‘Green’ lawmakers call for enforced green energy quotas, a wealth tax, electric car subsidies

BURLINGTON — Top green activist lawmakers got together Wednesday night for a public discussion on the status of environmental legislation passed in Vermont, as well as goals they would like to see pursued next year. The event was hosted by the Sierra Club.

Participants speaking at the Fletcher Free Library included Lt. Gov. David Zuckerman, a Progressive/Democrat; Curt McCormack, D-Burlington and chair of the House Transportation Committee; Rep. Mary Sullivan, D-Burlington, also a Transportation Committee member; and Rep. Selene Colburn, P-Burlington, a former clerk of the House climate caucus.

Michael Bielawski/TNR

TEAM GREEN: Democrat and Progressive lawmakers are pushing some of the most ambitious green agendas including enforcement of green energy goals, a wealth tax and more.

Topics of the evening covered, among other things, enforcement mechanisms for green energy quotas, a wealth tax to fund green energy programs, additional electric vehicle subsidies, and more.

The general feeling among the panel members was that while tangible progress has been made around electronic vehicles and weatherization, stronger measures should be taken in the next legislative session to address what they perceive to be an imminent climate crisis.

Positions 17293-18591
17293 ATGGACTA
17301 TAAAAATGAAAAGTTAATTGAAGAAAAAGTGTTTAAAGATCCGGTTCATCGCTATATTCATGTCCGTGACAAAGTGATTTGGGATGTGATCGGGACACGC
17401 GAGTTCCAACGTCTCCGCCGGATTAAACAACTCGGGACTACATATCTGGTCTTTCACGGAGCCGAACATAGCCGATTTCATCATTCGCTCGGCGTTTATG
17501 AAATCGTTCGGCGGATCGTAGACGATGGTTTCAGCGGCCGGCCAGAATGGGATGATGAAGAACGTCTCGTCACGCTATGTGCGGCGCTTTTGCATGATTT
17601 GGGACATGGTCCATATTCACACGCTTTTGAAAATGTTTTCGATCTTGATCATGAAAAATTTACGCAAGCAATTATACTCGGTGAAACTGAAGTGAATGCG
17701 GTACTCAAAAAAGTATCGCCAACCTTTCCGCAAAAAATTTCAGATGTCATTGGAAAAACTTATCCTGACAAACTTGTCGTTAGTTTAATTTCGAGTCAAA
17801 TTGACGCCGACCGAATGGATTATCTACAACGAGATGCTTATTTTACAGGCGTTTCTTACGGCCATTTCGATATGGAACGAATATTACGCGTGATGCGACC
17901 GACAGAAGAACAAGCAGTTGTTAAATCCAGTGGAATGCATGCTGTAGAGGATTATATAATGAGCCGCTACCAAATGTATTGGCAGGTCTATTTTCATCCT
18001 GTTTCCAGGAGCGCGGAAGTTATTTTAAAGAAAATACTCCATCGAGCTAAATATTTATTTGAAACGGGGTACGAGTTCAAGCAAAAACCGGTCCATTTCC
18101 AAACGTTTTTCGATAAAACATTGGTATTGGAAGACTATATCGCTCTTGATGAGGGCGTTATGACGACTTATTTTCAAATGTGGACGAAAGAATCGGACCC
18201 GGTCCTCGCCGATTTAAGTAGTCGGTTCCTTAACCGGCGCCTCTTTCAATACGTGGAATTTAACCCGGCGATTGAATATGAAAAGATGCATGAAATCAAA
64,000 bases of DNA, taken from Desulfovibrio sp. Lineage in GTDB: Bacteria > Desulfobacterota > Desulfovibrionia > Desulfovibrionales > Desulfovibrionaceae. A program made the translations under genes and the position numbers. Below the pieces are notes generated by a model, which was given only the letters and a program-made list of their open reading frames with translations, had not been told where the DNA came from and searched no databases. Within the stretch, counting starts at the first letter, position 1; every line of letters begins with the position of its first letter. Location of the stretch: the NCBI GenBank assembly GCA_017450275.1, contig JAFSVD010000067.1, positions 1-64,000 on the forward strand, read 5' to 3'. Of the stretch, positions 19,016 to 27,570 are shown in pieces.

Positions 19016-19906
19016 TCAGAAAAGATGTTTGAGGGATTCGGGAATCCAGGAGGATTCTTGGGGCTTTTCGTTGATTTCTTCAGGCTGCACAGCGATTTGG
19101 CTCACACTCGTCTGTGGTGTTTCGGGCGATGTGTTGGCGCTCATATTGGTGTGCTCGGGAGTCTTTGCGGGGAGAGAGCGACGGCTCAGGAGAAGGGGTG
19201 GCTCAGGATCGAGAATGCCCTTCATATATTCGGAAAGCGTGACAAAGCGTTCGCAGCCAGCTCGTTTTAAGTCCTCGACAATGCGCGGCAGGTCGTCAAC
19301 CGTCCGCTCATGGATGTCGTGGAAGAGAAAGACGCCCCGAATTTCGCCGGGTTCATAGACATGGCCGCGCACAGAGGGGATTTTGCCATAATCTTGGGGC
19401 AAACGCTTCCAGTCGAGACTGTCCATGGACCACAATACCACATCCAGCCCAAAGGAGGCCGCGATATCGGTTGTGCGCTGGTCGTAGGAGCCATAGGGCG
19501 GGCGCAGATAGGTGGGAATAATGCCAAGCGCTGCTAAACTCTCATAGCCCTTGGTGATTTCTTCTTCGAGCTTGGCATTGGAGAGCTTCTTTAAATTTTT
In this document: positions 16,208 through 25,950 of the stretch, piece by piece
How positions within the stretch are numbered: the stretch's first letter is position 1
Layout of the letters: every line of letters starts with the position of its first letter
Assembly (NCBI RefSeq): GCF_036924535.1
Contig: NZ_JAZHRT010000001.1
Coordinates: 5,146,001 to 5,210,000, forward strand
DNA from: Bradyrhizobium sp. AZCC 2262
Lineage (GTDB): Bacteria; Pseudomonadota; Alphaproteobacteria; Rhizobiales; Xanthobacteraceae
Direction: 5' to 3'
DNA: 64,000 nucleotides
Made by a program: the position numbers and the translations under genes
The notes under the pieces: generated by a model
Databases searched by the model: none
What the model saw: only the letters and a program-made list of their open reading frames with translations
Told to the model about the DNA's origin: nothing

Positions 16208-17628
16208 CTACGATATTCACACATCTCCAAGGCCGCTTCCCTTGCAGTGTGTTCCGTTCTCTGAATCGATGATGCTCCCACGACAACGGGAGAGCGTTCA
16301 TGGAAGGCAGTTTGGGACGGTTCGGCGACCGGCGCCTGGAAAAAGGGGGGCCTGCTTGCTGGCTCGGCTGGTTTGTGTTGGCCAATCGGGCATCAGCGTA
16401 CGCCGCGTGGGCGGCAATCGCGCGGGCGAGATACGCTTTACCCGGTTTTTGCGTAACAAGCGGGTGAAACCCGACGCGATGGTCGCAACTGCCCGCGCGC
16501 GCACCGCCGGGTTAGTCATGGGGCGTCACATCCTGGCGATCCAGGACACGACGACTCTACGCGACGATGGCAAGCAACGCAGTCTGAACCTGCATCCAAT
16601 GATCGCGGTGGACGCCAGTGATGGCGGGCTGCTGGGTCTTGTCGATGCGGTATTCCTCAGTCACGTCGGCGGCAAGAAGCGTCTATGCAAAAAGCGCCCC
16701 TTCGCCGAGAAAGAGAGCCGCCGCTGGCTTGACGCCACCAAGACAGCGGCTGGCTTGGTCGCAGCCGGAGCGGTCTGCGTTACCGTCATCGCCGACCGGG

“I’m sure you’ve all heard about the dairy farmers are struggling and vegetable farmers with the rains we’ve had until this last week. So it’s all related and it’s all right now,” Zuckerman said. … I can tell you these last three rainy springs and last summer’s draught up here and the incredible rains down south, these patterns are not the normal patterns we’ve been having.”

With Vermont being one of the most rural states in the nation, addressing emissions from the transportation sector is a challenge. This year the governor approved $1.5 million to subsidize new electric vehicle purchases, which the panelists said is not enough.

“It’s only for moderate income people. If you are in the end [of the eligibility bracket] it’s 160 percent of the median income in the region, and if you make more than that then you are not eligible for this at all,” McCormack said. “It’s not for people that can afford them at all and it may not be enough. It’s only $2,500 or $5,000 depending on your income. The $1.5 million, our committee felt, is nowhere near enough.”